A very happy (and portly) buddha statue greeted us.
We got out of the car next to a small hill with buddhas and a glass box of relics.
 Up the hill from Happy Portly Buddha was this
(thinner) version, in front of some veggie gardens
and the garage.
David checking out the frogs in the pond, oblivious to the
money-seeking statues behind him or the dragon to his right.
After some wandering, we found the Dragon, which is what we came to see. This life-sized (?) dragon winds around and up the mountain, with an internal museum about Buddha's life.
Elisabeth gets around the ball to enter the dragon's mouth.
I had assumed the ball would be some old, carefully carved piece of wood.
Nay.  It's a yoga ball, spray painted red.
As usual, a place to remove one's shoes.
However, none of the provided slippers fit any of our feet
- even Elisabeth's size 8 feet are VERY large here.
Hundreds of small (10") golden buddhas in slightly different
poses are stacked in one room.  We don't know why.
Sam hangs one of our written "petitions to Buddha"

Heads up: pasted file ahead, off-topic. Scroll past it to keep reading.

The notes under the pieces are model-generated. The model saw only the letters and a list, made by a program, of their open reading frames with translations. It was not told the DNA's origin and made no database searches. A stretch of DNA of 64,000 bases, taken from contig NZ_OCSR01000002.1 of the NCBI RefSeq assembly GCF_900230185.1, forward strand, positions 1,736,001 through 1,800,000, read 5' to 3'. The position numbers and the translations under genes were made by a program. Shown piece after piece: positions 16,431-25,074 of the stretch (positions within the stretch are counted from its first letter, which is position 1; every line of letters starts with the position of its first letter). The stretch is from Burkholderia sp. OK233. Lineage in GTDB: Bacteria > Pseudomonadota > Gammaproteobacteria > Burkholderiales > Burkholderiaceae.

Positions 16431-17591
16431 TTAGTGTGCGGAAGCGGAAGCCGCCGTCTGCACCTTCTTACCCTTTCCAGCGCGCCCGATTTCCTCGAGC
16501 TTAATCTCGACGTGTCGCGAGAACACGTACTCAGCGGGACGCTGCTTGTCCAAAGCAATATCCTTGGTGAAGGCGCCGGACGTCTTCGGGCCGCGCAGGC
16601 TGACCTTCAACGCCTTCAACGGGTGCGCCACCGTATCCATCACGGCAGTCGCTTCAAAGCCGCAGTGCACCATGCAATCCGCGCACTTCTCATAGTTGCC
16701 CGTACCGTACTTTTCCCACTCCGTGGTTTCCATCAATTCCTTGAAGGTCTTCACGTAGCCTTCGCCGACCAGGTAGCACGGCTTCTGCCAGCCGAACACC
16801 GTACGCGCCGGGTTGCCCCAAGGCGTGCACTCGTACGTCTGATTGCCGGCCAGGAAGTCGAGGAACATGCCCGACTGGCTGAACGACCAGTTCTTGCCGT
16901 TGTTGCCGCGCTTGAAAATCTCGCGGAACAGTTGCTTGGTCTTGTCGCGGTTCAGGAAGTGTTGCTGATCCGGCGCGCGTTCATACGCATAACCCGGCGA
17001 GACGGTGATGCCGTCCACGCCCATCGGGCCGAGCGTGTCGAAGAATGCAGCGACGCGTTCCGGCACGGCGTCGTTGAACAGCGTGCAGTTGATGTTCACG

on a lotus lantern.  Thousands hang from the ceiling.
Ours are the only English ones we found.

The dragon's throat wasn't quite tall enough to accommodate
these Dutch-Americans.

Elisabeth does a decent lotus position;
David is in pain from even trying.

Sam gets a good look at a golden Buddha;
Nick assesses the painting in the background.
Sam is delighted by the "grouchy Santa" figure he notices in
every painting of the Buddha's followers.

At the dragon's tail, the roof is very low and only Elisabeth
can sit properly for the Buddha.  Note the offering box alongside
the jade items and candles.


Outside the dragon, further up the mountain, we found the temple.
It was not open for visitors, but Sam got this great
picture of a dragon under the roof.

"The Virgin Mary on a Turtle"